Tags: Blinder | conflict | Fed | bonds

Former Fed Vice Chairman Alan Blinder: Conflict Between Fed's Hawks, Doves Will Hurt Bonds

By    |   Monday, 16 June 2014 03:27 PM

Disagreement among Federal Reserve policymakers over how fast to raise interest rates and shrink its balance sheet will hurt bonds and possibly stocks, says former Fed Vice Chairman Alan Blinder.

The Fed's doves want the tightening to happen more slowly than its hawks.

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The central bank's federal funds rate target has stood at a record low of zero to 0.25 percent since December 2008. Many economists don't expect the Fed to raise rates before the middle of next year. But some Fed hawks have indicated they would like to act sooner.

"I worry about disruptions in the financial markets, as the Fed starts making more and more noises about exit strategies of various sorts," Blinder told MarketWatch.

"I think there is likely to be a vocal debate over that. And that will hurt [boost] interest rates. It might hurt stock prices, too, but it will certainly hurt interest rates."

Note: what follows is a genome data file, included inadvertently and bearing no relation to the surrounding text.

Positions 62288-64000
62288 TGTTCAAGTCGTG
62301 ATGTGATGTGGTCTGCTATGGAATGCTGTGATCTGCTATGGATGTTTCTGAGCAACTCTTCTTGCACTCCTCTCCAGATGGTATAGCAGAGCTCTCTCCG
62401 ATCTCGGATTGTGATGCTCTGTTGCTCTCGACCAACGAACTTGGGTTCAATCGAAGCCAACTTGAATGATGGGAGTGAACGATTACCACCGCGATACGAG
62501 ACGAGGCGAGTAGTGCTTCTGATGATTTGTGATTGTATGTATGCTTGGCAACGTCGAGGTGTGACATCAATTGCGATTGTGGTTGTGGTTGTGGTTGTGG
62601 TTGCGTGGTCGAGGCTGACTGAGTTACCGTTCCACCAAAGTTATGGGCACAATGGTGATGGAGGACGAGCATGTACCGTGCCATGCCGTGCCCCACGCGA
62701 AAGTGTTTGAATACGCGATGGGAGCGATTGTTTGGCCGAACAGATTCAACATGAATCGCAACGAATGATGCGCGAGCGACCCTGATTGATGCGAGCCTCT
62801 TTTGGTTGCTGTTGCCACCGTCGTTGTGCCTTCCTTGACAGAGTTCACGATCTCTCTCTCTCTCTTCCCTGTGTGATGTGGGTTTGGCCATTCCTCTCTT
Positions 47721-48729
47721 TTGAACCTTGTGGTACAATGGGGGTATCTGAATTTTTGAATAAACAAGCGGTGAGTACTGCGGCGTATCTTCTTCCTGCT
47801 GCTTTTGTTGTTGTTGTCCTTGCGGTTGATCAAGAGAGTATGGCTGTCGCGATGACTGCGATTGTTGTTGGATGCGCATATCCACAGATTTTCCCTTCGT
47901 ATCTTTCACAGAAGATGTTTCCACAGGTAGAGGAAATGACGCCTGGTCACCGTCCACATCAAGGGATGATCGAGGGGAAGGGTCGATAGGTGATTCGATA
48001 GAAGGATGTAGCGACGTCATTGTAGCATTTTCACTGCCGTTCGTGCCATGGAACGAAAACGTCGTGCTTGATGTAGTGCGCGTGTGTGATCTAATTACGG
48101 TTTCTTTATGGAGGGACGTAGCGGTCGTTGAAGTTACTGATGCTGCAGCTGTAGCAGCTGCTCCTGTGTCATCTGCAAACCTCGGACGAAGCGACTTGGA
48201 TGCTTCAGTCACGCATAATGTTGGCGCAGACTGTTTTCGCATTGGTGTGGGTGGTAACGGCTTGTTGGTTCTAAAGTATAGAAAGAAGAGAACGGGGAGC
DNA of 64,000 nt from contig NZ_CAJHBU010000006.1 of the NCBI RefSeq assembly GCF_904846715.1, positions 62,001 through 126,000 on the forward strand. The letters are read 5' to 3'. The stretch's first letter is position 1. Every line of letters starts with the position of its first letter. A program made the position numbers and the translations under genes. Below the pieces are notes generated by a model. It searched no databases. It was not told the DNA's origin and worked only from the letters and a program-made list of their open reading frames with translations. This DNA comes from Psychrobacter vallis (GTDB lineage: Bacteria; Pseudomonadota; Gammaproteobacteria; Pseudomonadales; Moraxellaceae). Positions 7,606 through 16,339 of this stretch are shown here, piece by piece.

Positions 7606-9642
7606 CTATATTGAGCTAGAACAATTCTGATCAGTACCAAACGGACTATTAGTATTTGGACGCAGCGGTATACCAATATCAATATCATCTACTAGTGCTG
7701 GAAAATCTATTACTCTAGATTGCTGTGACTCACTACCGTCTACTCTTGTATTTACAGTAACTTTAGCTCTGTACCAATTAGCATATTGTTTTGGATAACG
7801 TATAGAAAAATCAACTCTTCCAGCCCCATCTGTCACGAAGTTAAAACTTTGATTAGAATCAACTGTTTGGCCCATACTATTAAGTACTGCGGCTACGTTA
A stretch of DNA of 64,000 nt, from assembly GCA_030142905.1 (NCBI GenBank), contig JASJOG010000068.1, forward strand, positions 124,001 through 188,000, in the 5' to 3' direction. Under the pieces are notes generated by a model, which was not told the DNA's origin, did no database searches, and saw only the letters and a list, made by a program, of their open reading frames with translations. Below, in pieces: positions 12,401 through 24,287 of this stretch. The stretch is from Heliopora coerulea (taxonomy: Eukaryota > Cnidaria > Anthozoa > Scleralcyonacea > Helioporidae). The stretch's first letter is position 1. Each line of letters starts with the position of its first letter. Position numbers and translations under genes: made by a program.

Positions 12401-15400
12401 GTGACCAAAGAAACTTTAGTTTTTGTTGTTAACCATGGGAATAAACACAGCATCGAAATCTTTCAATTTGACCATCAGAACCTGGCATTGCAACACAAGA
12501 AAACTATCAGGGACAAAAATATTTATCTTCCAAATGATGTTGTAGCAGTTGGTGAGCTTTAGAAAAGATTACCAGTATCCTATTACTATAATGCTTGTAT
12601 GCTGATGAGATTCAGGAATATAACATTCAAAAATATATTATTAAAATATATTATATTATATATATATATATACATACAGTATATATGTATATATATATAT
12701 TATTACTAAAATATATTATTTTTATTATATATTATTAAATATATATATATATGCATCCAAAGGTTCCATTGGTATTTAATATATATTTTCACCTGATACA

As for the Fed's $4.3 trillion balance sheet, if the central bank keeps it close to that size for a period of years, as Fed policymakers indicate it will, the Fed will continue to play a large role in the credit markets.

That could lead to market distortions, experts say.

"The whole situation has created a lot of uncertainty," Karl Haeling, head of strategic debt distribution at Landesbank Baden-Wuerttemberg in New York, told Bloomberg News. "The Fed is increasingly stepping into what had been a private-sector function."

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Disagreement among Federal Reserve policymakers over how fast to raise interest rates and shrink its balance sheet will hurt bonds and possibly stocks, says former Fed Vice Chairman Alan Blinder.
Blinder, conflict, Fed, bonds
258
2014-27-16
Monday, 16 June 2014 03:27 PM
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